Internet Payments

Secure & Reliable

Your data is encrypted and secure with us.
Godaddyseal image
VeraSafe Security Seal

Lethbridge Herald Newspaper Archives

- Page 10

Join us for 7 days to view your results

Enter your details to get started

or Login

What will you discover?

  • 108,666,265 Obituaries
  • 86,129,063 Archives
  • Birth & Marriages
  • Arrests & legal notices
  • And so much more
Issue Date:
Pages Available: 36

Search All United States newspapers

Research your ancestors and family tree, historical events, famous people and so much more!

Browse U.S. Newspaper Archives

googlemap

Select the state you are looking for from the map or the list below

OCR Text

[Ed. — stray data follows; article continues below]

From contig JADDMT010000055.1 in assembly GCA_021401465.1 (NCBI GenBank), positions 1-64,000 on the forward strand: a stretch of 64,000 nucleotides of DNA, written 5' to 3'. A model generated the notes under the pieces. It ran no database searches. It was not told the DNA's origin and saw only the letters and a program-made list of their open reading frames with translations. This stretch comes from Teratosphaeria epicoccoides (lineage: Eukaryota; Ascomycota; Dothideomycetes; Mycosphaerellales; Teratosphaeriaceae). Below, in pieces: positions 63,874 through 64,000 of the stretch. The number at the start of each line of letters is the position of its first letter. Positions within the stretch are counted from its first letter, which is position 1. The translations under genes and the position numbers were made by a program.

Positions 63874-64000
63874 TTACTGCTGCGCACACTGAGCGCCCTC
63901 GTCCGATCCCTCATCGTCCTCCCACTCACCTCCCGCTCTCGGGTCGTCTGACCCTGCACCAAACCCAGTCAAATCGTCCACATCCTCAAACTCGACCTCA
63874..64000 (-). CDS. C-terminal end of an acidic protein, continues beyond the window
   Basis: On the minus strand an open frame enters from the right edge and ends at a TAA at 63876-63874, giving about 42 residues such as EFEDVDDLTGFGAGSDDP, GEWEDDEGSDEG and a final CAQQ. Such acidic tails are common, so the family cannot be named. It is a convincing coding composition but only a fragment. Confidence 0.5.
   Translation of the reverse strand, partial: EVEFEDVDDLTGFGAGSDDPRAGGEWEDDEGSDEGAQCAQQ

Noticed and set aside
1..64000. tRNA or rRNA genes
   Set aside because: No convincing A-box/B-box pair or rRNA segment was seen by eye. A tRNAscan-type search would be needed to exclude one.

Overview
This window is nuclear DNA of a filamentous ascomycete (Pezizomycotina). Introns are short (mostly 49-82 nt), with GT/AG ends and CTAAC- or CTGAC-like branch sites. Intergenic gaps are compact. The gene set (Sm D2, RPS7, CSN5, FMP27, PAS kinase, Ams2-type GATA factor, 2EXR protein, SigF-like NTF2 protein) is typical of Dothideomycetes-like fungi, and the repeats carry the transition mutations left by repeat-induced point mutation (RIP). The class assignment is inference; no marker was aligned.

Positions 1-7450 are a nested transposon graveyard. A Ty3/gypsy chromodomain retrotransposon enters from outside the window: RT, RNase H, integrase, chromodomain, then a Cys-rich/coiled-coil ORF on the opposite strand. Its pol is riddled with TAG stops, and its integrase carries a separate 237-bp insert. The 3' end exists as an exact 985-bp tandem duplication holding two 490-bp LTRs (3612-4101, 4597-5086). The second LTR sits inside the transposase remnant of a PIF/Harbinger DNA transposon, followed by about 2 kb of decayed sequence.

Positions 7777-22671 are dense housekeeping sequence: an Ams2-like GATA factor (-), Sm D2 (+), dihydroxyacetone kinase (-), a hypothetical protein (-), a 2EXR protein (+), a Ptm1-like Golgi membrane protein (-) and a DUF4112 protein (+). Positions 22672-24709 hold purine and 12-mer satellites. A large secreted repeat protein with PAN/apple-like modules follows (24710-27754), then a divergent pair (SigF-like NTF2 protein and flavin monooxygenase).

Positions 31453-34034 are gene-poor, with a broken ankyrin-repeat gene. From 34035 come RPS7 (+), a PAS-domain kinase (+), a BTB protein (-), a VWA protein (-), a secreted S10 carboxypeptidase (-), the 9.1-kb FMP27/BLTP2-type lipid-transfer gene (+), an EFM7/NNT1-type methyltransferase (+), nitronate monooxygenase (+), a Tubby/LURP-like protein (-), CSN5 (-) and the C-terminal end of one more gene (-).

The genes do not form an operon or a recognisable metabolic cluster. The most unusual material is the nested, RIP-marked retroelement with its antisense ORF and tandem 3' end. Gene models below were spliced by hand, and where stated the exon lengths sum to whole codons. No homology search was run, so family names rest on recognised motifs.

Lethbridge Herald (Newspaper) - June 23, 1970, Lethbridge, Alberta to - THi irrHBRIDGC HERAIO - Tuesday, June 23, 1970 _. Dirty Photo Contest U may not be the eantest to aid aJl contests, but its topic could be vital to this society's future: iske a dii1:y picture of pollution and win a nice, clean prize. The contest is sponsored by an ainti-poUutivTt organization in Edmojiton known as STOP: Save Tomon-ow - Oppose Pollution. It is open to evei-y resi-demt of Alberta. STOP officials are urging everyone with a camera, from picnickers aiid campers to professional photographers, to take pictures of eveiy example of pollution they see. and enter the results in the "dirty pictm-e contest." The purpose of the contest is to gatlier pictorie two ma.jor systems of transport used are pipelines ovei-land and giant tanker ships on the oceans. Both systems ai-e fraught deadly to Ufe, is contained in relatively fragile ship bulls or pipelines. Experience in the past two years has shown just how easily ruptures in these systems can occiu". Steps are being taken to with peril: oil. which can be guard as much as possible against spills, both because they are expensive to the companies in terms of loss and cleanup operations, and because they are disasti-ous to ecology wlwever they occur. But nothing is being "done to find better ways of cleaning up Sewage Plant Tenders Set Tenders are expected to be oaSbed Wednesdiay for building aotual structure of the cSity's secondary sewage plant. Total cost of the project is stemabed at $3,535,000. Ooundl bias aiiready ap-pixrved borrowing of the neces-aacy money, with the exception �rf $1,135,000. A bylaw authorizing Vt� remainder was given first reading last week. TIhe plant is to be io opera-ttnti eaky next summer. Vote Called On Parking A vote will be taken Wednesday at a meeting of the Down^ town Businessmen's Association on the question of free Saturday afternoon parking. Bill Baiter, association presi-ttent, said he doesn't foresee amy real problems in the implementation of the plan. A recent telephone survey indicated' the membei-s were in favor of carrying the costs of the scheme and most of the arrangements have been worked out with the city. If formal approval is given Wednesday, all that would remain would be the working out �rf final details with the city manager. Under the plan free parking would be provided at onp-hoiu-meters in the downtown area. Possible Openinf^ In ]uly Game Farm Work On Schedule Work is proceeding on sched-1 Plans call for the smaller ani- Tlie '^anuts'Gang in their O^rsteMovie* *cA "Boy Earned Charlie 'Broivn** 'nCWCMOS* A NAnOMAL GEMERAl PICTURES %LiA9| NEXT ATTRACTION College Cinema ule on the game fai-m being built south of the city by Dr. C. D. Stewart, president of the Lethbridge Community College. The pai-ks and recreation commission bad an opportunity to take a look at the farm on a recent tour of recreational facilities in the city. There was general agreement among the commission memy bers that the site was well suited for the purpose and that the potential of the project was almost unlimited. One of the aims of Dr. Stewart's farm is to provide a setting for the farm animals that are fast becoming unfamiliar to today's youngsters. If the reaction of the commission is any indication, this aspect of the farm should be a huge success. One of the highlights of the tour was a disorganized group of young pigs, about two months old, that scuiTied about as the members were toiuring the farra. They even managed to get imder the tour bus as it was leaving, foi-c-ing the driver to get out a/1 shoo them away. There was also talk of baking a "quick horseback ride". The farm is currently playing host to about 20 horses being used for the college's horsemanship course. Other ammals already in residence include a marmot, two black gophers, a skunk (which the commission was assured had been de-scented), and about six beavers tlvat inhabit the steam running through the farm. Additions to the animal population are being made from time to time. Dr. Stewart said he had talked v/ith officials at Elk Island Park concerning the possibility of obtaining some wood buffalo. First priorit>' will be given to animals native to Western Canada, such as elk, white tail deer, moose and antelope. Other, more exotic animals, may be brought in later. ( J rain Quota The Canadian wheat board has announced a grain delivery quota of Ihi-ee hu.shels, effective immediately, at Broxburn, Carmangay, Champion, Peacock, Rosemary, Stavely and Warner. mals to be kept in cages near a row of trees on the nortli edge of the farm. Domestic farm y i-mais amd a bam will also be in this aa-ea. Construction of the necessary cages is underway, accoi-ding bo Dr. Stewart's own ideas on how cages' should be built. Dr. Stewart explained to the commission that standard zoo cages have a wire mesh floor, v,bile he felt the animals should be allowed to come into contact with real earth. His cages eliminate the wire mesh, but to ,prev6nt the animals from digging their v;ay out a concrete i foundation extends four feet into the ground. Dr. Stewart admitted that some special precautions would have to be devised for badgers. Their cages would probably IP have an earlJh-covered conoi'ete floor as well. Fencing of the outer perimeter of ths farm has now been completed. About two miles of seven foot steel mesh fence were required to do the job. Dr. Stewart said the farm may open sometime in July or August with the ammals- it now has, although it will likely take a year or two to get it "all fixed up." GAME FARM RESIDENT - One of the first animals to take up residence at the game farm being built south of the city by Dr. C. D. Stewart is this young skunk. His neighbors include a marmot, several rabbits, two black gophers and one albino gopher. His brand-new cage is one of two built on the farm by Dr. Stewart's staff. Eventually oil the smaller animaU will be housed in similar cages near the centre of the farm Future visitors may ask a question that was o fsome concern to our photographer - yes, th� skunk hot been desoer>ted. the spills that do happen. Dr. Doug Stephen, a wilderness expert appointed by the federal government to supervise the Athabasca Delta Task Force charged with cleaning up oil fi'om the Great Canadian Oil Sands Ltd. pipeline break, insists something must be done immediately. "We .just don't know enough �yet about what to do," he said. "All we know is what to do under given circumstances at a given time of year - and these solutions likely won't work the next time." And Dr. A. R. LeFeuvre, a federal government officer who was also involved in the Cheda-bucto Bay oil spill cleanup operations, said following a stud'y at Fort Chipewyan that some sort of instant response system had to be established to combat oil spills. He visualized a "flying force" of experts co - ordinated by the federal government and ready to move imimediately to any-wliere it was needed. A problem, however, arises fi-om federal - provincial responsibility splits; such a task force could only act wliere federal Ci'own lands were involved, or when a provincial government asked for help. "But eventually I'd like to see a total umbrella in all 10 provinces and the north, capable of handling any kind of pollution that arises." he said. Dr. LeFeuvre said a special field manual is being prepared describing conditions at every serious oil spill that has so far occurred amd listing solutions used to combat them. Tlie manuals will be readily available, and particulai'ly to "predesignated individuals in potential problem areas - people who could take immediate action when an emergency happened." But, as both Dr. Stephen and Dr. LeFeuvre said, the only solutions that have been developed have been for specific circumstances, and not enough is j known about the effects oil has, ] or how best to absorb or at! lea.st stop it. . Captain Ken Newnan, a Ca- ; nadian Forces officer and e.gi-neer wlio was in charge of government work force operations at Lake Athabasca and also worked on the Cbedabucto Bay spill, said the sensible thing to do would be to experiment before even more - disastrous spills take place. "There are a number of rivers in Canada whose courses are going to be changed due to local dams or other projects," Capt. Newnan said. "We should be using them while we can, pouring oil into them on a controlled basis and tiding out various systems of cleanup to see whst works be.st. '�.^nd conditions could be varied as much as possible-the area wotild be about to undergo substantial change anyhow, so nothing would be harmed. "But If we don't do something like that, we're just going to continue to experimerit eveiy time a real emergency comes up-and obviously, they're going to haMjen in increasing Dumbew." treasurer and Mrs. Verna Newton secretary. Remaining on Che board du-ectors for one more year are R.ev. L. Hankinson, residence committee chair man: Mrs. M. J. Gaffney, publicity; Jock Goui-lay, Flowers of Hope chairman; Grant Johnson, Mrs. Verna Newton. Elected to the board of directors were: Mrs. Margaret Grant, chairman of school management; Peter Bene, farm committee; Mrs. Emeral School Board Meets Tonight The Lethbridge public school board wil hold its la&t regular meeting imtii the fall tonight at 7:30 p.mi. in its adminis.tration building at 433-15ii St. S. The meeting is open to tihe public. Agenda items include discussion of financial assistance to send two Lethbridge students to the 10th annual Seminar in Science ait the University of Alberta, Edmonton this summer. Also to be discussed is the possibility of pubbshing a special tabloid newspaper prior to school opening Aug. 24, to inform the pubMc of various changes in the schoal district's aadministratknt, the divided school year and other matters. An agreement for incluaon of the Dorothy Gooder School within the public school system will be presented for board approval and problems involving parking tats at sctoaols will also be discussed. MRS. D. L. DUNLOP Schoepp, in charge of volunteers for pi-e-school program: Mrs. Ginger Greenlaw, und Mrs. Vi Gregorash. It was recommended at ths meeting that the funds d(MUited by the Alumnae Association of Holy Cross Hospital, Calgary, where Dorothy Gooder trained, be used to place a memorial in the school. A pictm-e of Mrs. Gooder'� son Ronnie, who was the in-sph�ation for the school, will be placed beside that of his mother with a suitable inscription beneath both portraits. New Home Construction of the new residence for menitally retarded studeavts will begin in July, the Lethbridge Associaifcion for the Mentally Retarded hais an-rcunced. Mrs. D. L. Dunlop, pi-esident of the association, said there are five studemts who wiW qualify for residency in the home when it is completed. The heme, as is the case of Oliver Hwse beside it, is for mentally retarded students from outside the city who study at the Dorothy Gooder 'School. Day Camp For Retarded The Lethbridge Association I for the Mentally Retarded will bold a summer day camp program July 6 to Aug. 7. Information and application foa-ms tor registration may be obtained from tlie Doi-othy Gooder School, at 327-3087. It will assist tlie comntutte� if pai-ents enrolling a child in the program would do so without delay so plans can be made to accommodate the children, said an associati'on spokesman. 100 Copies $3.30 plus tax $175 Fine Clarence Singer of Cai'dston was fined $175 and costs or 35 days in jail when he pleaded guilty in magistrate's couit in Lethbridge Monday to a charge of impaired driving. Instant Print & Copy Div. 1269 Third Ave. S. LBlhbridg9 JOHNSON BROS. SAWMILLS LTD. ON NO. 3 HIGHWAY AT COWLEY Now offering a complete line of Feed Lot and Corral Building Materials Featuring . . .  DIMENSION lUMBER-Spoclally sized to full 2" thick by full 6" or 8" width In lenghts of 20 feet  UTILITY GRADE lUMBER-ln all sizes at attractive prices  PENTA PRESSURE TREATED POSTS  FIRST CUT SLABS-8 ft. lengths in 1 cord pkgs.  CORRAL BOARDS-ln � ft. and 8 ft. lennths  BALED SHAVINGS-For litter or Insulation For any of your lumber requirements please phone or writ* either lAVERNE PRESTON or GORDON JOHNSON at COWLEY, Alberta: Phone 628-3818, P.O. Box 100 ;